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A cultural ambassador known for his smile, warmth and generosity, Northern Cheyenne and GRAMMY award winning artist Joseph FireCrow walked on at age 58, after losing a battle to idiopathic pulmonary fibrosis on July 11, in Winsted, Connecticut. His wife Joann was at his side when he took his last breath.

There is no known cure for IPF and FireCrow had been waiting for a lung transplant. Services were held on Saturday, July 15, in Winsted. He is survived by his siblings; his wife, Joann Moore; and children Brandon, Karrie, Joseph III, Damian and Jared.

FireCrow was born in Crow Agency, on March 29, 1959, one of 10 children born to Joseph FireCrow Sr. and Elva Stands in Timber. He spent his early years on the Northern Cheyenne Reservation. FireCrow attended the St. Labre Mission School in Ashland, Montana and graduated from Salmon High School in Idaho. He also studied at Brigham Young University in Utah, where he studied flute with John Rainer.

‘Cheyenne Flutes’—Joseph FireCrow on making flutes and ‘the beauty of the flute’

FireCrow began making and playing flutes in the summer of 1977 when he was 18 years old. On his website, he states, “You can teach someone how to play the flute, but you can’t teach them how to make it sing.” And everyone who heard him perform knows that Joseph FireCrow made his flutes sing. “The natural beauty of the flute evokes very powerful emotions,” FireCrow wrote. “The traditional flute is social, not ceremonial, in nature, and should always be treated with that in mind and spirit.”

Joseph FireCrow was a humble, caring, compassionate man, whose smile and laughter is what people remember most about him. He conducted flute-making workshops, presented and played at schools, universities and powwows, he performed around the country and was known as one of the top Native flute-players.

‘Legend of the Warrior/Keep Going,’ Joseph FireCrow

‘Creator’s Prayer,’ Joseph FireCrow

He was a frequent contributor to Operation Music Aid for veterans suffering from Post-Traumatic Stress Disorder (PTSD), often donating his handmade flutes and music library to assist in their recovery through music therapy. In 2013, he helped produce a compilation CD to benefit Operation Music Aid and the Boys & Girls Clubs of the Northern Cheyenne Nation. The album is called Dawn’s Early Light, and includes FireCrow and Cody Blackbird, Joanne Shenandoah, Shelley Morningsong, Martha Redbone, Casper Loma-Da-Wa and Brian Card.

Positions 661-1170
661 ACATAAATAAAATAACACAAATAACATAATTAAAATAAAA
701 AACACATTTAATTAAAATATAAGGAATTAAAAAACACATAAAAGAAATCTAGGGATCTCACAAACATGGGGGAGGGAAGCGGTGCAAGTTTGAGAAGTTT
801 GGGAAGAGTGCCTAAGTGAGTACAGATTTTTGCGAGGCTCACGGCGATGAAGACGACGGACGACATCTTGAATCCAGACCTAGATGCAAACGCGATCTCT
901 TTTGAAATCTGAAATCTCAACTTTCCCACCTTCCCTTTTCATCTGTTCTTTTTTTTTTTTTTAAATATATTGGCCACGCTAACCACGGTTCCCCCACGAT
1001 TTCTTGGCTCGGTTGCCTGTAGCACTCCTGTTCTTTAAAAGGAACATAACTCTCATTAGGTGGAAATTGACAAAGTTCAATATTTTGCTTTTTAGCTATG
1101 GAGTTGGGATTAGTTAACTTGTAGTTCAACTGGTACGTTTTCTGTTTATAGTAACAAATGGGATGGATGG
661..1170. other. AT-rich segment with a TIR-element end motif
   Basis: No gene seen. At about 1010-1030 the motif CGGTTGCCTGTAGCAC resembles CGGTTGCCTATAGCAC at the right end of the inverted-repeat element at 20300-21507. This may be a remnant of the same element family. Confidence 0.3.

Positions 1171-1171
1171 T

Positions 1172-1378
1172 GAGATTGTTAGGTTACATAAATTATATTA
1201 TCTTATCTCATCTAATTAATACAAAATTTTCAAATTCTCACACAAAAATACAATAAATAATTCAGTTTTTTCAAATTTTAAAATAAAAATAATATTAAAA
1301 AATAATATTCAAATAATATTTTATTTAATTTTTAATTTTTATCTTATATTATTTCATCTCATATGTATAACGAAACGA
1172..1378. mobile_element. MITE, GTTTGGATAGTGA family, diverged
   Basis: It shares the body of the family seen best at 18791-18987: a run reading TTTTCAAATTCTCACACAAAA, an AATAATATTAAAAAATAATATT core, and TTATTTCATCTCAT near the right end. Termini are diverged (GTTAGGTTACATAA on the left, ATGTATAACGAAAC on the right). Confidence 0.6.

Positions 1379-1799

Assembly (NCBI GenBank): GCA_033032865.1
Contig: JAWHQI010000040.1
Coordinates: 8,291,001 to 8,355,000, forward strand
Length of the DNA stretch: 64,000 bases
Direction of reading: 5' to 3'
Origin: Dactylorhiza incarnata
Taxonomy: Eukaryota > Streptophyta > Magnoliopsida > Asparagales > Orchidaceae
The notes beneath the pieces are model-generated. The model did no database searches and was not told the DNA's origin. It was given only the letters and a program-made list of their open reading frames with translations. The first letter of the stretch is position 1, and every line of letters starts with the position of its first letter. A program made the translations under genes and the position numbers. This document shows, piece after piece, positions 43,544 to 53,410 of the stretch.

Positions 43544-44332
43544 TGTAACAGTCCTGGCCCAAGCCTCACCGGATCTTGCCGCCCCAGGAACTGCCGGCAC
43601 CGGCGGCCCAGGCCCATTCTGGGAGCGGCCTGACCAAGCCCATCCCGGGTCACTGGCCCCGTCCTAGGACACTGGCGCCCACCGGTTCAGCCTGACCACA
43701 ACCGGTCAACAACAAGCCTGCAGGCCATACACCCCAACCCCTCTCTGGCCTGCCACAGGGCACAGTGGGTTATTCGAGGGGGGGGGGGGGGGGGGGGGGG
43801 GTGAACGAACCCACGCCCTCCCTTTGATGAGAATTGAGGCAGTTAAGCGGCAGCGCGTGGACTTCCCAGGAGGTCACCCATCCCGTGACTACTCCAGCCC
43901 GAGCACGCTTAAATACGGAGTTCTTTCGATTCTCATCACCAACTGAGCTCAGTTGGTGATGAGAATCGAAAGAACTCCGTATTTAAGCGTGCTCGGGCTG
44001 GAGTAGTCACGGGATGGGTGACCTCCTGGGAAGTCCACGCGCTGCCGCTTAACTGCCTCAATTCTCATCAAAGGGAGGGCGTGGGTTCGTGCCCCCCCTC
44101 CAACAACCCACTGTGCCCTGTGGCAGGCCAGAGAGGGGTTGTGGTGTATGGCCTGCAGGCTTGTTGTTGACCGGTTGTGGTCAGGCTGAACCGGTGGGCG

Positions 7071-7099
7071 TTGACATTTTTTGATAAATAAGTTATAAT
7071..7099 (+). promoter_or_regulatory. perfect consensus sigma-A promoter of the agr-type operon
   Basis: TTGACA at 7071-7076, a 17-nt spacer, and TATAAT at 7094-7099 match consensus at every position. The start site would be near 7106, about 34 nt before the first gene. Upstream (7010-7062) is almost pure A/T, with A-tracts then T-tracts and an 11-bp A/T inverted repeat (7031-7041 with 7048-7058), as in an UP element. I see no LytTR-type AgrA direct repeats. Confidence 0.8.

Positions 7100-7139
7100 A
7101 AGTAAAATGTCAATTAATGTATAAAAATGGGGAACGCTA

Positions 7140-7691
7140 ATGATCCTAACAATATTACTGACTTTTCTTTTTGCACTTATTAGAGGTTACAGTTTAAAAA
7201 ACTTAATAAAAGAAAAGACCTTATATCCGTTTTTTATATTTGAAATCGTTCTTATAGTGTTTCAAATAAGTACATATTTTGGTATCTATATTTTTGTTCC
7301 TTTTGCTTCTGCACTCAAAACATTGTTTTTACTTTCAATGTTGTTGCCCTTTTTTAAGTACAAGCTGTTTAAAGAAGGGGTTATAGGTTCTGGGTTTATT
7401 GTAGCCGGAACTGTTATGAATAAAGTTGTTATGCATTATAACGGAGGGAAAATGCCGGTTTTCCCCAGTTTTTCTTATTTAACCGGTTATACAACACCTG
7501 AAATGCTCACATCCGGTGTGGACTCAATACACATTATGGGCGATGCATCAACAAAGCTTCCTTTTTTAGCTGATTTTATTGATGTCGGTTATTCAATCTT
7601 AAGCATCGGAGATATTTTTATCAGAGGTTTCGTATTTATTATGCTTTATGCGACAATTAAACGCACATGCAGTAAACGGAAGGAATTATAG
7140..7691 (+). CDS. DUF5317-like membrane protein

FireCrow was proud of his acting debut in which he read, acted and appeared in an Off-Broadway play, the Native American inspired Distant Thunder, with Spencer Battiest (Seminole). He also worked with Steven Spielberg on Into the West and Ken Burns for the documentary Lewis and Clark: The Journey of the Corps of Discovery. Joseph contributed to a composition titled The Gift of the Elk, which was commissioned by the Cape Cod Symphony Orchestra and premiered in April 2010 with Maestro Jung-Ho Pak conducting.

‘Wind In My Mind,’ Joseph FireCrow, from his 1996 album, Fire Crow

‘Wolf Song,’ Joseph FireCrow

The piece was based on the traditional story of how the Native American flute came to the Northern Cheyenne people. FireCrow called himself a Cheyenne Fluteman who carried the Wolf Songs.

In the early 1990’s FireCrow was working in a power plant in Billings, Montana, to support his family. He started to play the flute again and then summoned the courage to quit his job after releasing two self-produced CDs. A few years later, FireCrow met his wife Joann Moore at the Schemitzun Festival in Connecticut, they soon married and he moved there, which he said was good for his family and career.

‘Night Walk,’ the title track from Joseph FireCrow’s 2012 album

FireCrow has released eight solo albums, six internationally. His accomplishments include a 2010 GRAMMY in the New Age category as a guest artist on David Darling’s Prayer for Compassion; a 2000 GRAMMY nomination in the Best Native American Music Album category; seven Native American Music Awards: Songwriter of the Year, Best Instrumental Recording and Flutist of the Year (three), Artist of the Year, and Song/Single of the Year; as well as a Telly award. In 2016, FireCrow received the NAMA Lifetime Achievement Award, honoring him as a top singer/songwriter, flute player, vocalist and musician.

Joseph FireCrow’s discography: The Mist (1992); Rising Bird (1994); Tribal Winds: Music from Native American Flute (an anthology on Earthbeat) (1995); Fire Crow (1996, reissued in 1999); Cheyenne Nation (2000); Parmly’s Dream (2002, a collaboration with the Billings Symphony Orchestra performing on a composition by Jim Cockey); Signature (2003; a second collaboration with Jim Cockey and the Billings Symphony Orchestra); Legend of A Warrior (2003); Red Beads (2005, featuring Joseph’s late mother, Eva Stands In Timber); Face The Music (2009); Out of Many We Are One with Thomasina Levy and others (2010); Joseph FireCrow Live At the Winsted Green (2011); Nightwalk (2012). His music is available and can be purchased on his website and at online retail sites. –Alex Jones, posted at Indian Country Today, July 17, 2017

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